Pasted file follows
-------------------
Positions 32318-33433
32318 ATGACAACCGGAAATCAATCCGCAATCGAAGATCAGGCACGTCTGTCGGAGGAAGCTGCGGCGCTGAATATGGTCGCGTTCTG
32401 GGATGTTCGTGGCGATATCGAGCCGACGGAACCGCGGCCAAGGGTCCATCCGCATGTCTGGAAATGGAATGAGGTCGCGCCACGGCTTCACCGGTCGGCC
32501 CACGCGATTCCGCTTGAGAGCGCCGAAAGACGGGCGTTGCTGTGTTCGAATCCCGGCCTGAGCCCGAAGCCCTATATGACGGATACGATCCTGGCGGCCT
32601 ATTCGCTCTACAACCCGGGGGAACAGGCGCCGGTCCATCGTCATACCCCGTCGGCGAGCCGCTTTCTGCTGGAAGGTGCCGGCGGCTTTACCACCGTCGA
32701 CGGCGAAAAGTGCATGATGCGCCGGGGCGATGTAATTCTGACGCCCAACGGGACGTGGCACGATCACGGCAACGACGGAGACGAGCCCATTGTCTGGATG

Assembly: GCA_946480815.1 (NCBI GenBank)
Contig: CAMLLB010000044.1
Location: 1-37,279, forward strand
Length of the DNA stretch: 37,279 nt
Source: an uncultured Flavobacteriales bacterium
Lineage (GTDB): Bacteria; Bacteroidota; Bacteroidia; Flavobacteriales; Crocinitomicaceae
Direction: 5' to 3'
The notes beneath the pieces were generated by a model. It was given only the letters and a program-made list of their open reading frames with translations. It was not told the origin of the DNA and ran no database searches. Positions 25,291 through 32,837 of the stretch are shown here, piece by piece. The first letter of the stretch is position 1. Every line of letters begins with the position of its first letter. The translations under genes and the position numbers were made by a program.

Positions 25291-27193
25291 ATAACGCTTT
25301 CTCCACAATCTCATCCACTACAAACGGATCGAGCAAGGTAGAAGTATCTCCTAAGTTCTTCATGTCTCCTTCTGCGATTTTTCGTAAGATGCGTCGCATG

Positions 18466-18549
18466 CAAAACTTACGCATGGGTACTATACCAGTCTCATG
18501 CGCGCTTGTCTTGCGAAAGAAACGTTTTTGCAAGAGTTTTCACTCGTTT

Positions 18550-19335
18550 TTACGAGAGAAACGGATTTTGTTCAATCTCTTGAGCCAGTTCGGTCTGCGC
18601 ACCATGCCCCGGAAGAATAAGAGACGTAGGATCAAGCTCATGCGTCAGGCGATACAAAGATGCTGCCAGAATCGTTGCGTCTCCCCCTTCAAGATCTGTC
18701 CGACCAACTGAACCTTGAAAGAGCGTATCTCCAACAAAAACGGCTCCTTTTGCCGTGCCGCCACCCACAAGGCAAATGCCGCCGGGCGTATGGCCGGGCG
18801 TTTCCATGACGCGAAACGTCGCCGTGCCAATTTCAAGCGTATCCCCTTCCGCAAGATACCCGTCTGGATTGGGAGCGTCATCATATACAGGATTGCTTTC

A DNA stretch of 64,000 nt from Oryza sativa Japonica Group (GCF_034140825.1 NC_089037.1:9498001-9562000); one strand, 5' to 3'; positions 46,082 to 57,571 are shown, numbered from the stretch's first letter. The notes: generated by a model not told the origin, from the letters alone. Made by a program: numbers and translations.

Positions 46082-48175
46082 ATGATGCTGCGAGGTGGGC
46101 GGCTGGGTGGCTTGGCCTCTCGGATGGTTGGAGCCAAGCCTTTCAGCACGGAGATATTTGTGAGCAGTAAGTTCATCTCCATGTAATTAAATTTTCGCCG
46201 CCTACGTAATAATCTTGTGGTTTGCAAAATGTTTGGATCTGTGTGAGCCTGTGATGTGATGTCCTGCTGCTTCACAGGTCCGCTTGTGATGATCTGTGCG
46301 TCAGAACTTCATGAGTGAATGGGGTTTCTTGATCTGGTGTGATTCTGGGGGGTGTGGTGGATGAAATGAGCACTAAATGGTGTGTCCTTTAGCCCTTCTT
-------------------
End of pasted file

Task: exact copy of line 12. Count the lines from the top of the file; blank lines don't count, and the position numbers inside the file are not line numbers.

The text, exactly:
Lineage (GTDB): Bacteria; Bacteroidota; Bacteroidia; Flavobacteriales; Crocinitomicaceae